Great Air Barriers Equal Energy Savings

June 15, 2008

In a recent article in Environmental Building News (June 2008), author Tristan Korthals Altes informed us that having a working air barrier on the outside of a building could save as much as 30% off heating and cooling costs. I was quite surprised to find out how much of a difference an air barrier could make. I knew that air leaks in a building were not good, but did not realize that it costs so much in heating and cooling to compensate for them.

What is an air barrier?

An air barrier is any material that prevents outside air from getting in, and inside air from getting out. Possible materials include siding, sheetrock, roof felt, building paper, caulking, doors, and windows. Some of these materials are better than others at blocking the flow of air.

There are times when you may want air flow, so some of the materials are controllable, such as doors and windows. These aren’t a problem, most of the time (unless you forget that they are open). The problem comes from all the gaps and openings that you can’t see. That is where the money is at!

Quick fixes

So, what is a building owner to do, knowing that money is flowing in and out of his building like the wind? The obvious answer is the block the flow of the air. However, that isn’t always so easy to do. First, you have to know where the air is leaking, then, how to stop it.

  1. Start with the most logical, and easiest, places first – around doors and windows.Check the seals and caulking on the outside. Look for gaps between the window frame and the building. These gaps can be caulked, but will require on-going maintenance as the caulk shrinks and expands with the weather. Check around doors to see if any light can be seen between the door and the frame. Add weatherstripping to any areas that aren’t tight. Also, adding a door sweep at the bottom of the door will stop drafts from below.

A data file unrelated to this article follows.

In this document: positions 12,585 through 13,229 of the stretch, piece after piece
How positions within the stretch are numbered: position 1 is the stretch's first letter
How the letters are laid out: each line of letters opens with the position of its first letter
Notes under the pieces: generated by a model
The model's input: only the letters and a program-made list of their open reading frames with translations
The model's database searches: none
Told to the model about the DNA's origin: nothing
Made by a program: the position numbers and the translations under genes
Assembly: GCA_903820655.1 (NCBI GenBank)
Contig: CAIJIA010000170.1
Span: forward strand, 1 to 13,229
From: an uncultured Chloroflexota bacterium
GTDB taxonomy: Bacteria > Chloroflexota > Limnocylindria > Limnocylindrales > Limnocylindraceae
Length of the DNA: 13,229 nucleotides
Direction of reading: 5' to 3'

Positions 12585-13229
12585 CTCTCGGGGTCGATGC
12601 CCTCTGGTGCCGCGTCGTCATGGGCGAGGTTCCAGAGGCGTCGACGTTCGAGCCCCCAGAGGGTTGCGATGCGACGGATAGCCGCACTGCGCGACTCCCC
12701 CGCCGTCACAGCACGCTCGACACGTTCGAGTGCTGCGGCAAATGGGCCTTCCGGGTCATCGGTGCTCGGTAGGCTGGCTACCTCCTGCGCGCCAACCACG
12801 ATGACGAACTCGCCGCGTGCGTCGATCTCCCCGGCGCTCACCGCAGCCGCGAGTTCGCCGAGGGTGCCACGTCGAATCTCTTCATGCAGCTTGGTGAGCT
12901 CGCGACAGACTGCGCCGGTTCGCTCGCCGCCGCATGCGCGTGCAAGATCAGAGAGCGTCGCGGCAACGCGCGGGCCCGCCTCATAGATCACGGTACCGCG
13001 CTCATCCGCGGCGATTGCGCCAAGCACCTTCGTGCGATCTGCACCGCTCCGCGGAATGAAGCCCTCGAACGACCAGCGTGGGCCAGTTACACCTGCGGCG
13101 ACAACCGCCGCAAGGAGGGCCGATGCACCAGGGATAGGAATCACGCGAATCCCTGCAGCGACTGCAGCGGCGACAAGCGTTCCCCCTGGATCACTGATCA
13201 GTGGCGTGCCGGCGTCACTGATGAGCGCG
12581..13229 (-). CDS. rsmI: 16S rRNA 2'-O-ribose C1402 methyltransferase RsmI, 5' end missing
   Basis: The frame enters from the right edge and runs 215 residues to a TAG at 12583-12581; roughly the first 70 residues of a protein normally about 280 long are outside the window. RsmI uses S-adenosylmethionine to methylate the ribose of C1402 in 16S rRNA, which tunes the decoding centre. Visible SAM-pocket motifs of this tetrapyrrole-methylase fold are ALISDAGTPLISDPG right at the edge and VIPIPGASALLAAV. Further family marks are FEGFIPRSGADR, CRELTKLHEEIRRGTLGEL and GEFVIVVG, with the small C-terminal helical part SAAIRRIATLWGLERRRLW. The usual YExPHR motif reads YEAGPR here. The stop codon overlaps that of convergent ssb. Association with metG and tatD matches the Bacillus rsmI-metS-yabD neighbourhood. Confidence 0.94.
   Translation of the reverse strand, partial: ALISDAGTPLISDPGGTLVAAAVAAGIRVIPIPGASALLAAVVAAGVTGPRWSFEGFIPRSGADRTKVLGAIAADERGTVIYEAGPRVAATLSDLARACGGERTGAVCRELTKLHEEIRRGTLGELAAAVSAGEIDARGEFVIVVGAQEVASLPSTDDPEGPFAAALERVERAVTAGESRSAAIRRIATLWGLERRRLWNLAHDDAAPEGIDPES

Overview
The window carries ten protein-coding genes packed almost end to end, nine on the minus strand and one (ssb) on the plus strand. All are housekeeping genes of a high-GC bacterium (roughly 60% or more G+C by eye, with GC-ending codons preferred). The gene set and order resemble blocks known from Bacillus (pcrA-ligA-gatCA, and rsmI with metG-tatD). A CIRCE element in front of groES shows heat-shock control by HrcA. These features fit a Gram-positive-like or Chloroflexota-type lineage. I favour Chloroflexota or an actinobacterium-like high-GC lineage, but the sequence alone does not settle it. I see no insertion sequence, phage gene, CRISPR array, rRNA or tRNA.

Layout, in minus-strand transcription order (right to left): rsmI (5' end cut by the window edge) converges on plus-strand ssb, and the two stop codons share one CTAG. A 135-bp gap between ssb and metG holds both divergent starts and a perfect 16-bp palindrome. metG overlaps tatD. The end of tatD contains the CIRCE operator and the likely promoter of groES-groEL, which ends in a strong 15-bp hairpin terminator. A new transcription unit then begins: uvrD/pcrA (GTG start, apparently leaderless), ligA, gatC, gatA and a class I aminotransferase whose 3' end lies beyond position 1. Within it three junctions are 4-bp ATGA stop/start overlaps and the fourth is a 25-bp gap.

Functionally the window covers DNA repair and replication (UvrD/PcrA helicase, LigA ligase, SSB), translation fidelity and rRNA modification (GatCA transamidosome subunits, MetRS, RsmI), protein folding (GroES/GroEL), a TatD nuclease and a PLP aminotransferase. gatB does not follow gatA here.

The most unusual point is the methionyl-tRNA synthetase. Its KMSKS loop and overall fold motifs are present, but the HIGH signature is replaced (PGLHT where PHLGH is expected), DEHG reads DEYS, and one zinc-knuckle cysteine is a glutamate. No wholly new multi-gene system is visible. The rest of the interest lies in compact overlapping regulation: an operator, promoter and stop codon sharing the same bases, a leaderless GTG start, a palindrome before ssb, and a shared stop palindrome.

2. Now check siding joints. Any place that two surfaces join each other on the outside of the building is a prime target for air infiltration. Check under the eaves as well. A quick squirt of caulk will take care of most of these, but again, maintenance is required.
  3. Up on the roof, check all flashings around protrusions. Make sure that they are sealed tightly. These may be more difficult to address if there are leaks here. If you don’t feel comfortable working with the roofing material, call an expert, especially on commercial buildings, where there may be a membrane roof.

Building Design

In the article, Tristan Korthals Altes recommends that architects begin to create air barrier plans for their new buildings. This requires creating details for each problem area, as well as making site visits to check that the barrier materials are installed correctly before they are covered up.

I think this is a great idea whose time has come. So many times the contractor is left to fill in the blanks on how many of these materials are installed. With the potential savings of 30% in heating and cooling costs, the additional time spent designing and inspecting the system will be well worth it. With energy costs on the rise, no building owner wants to blow money away with a leaky building, especially when it can be prevented.

Resources (courtesy of Environmental Building News)

Environmental Building News – www.BuildingGreen.com
Air Barrier Association of America – www.airbarrier.org
Building Science Consulting (for common details of air barrier installation) – www.buildingscience.com


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Dawn Killough

has over 15 years experience in the construction industry and is the author of Green Building Design 101, an e-book available from Amazon. She is a LEED AP and Certified Green Building Advisor, and has worked on the LEED Certification of three projects in Salem, Oregon.  
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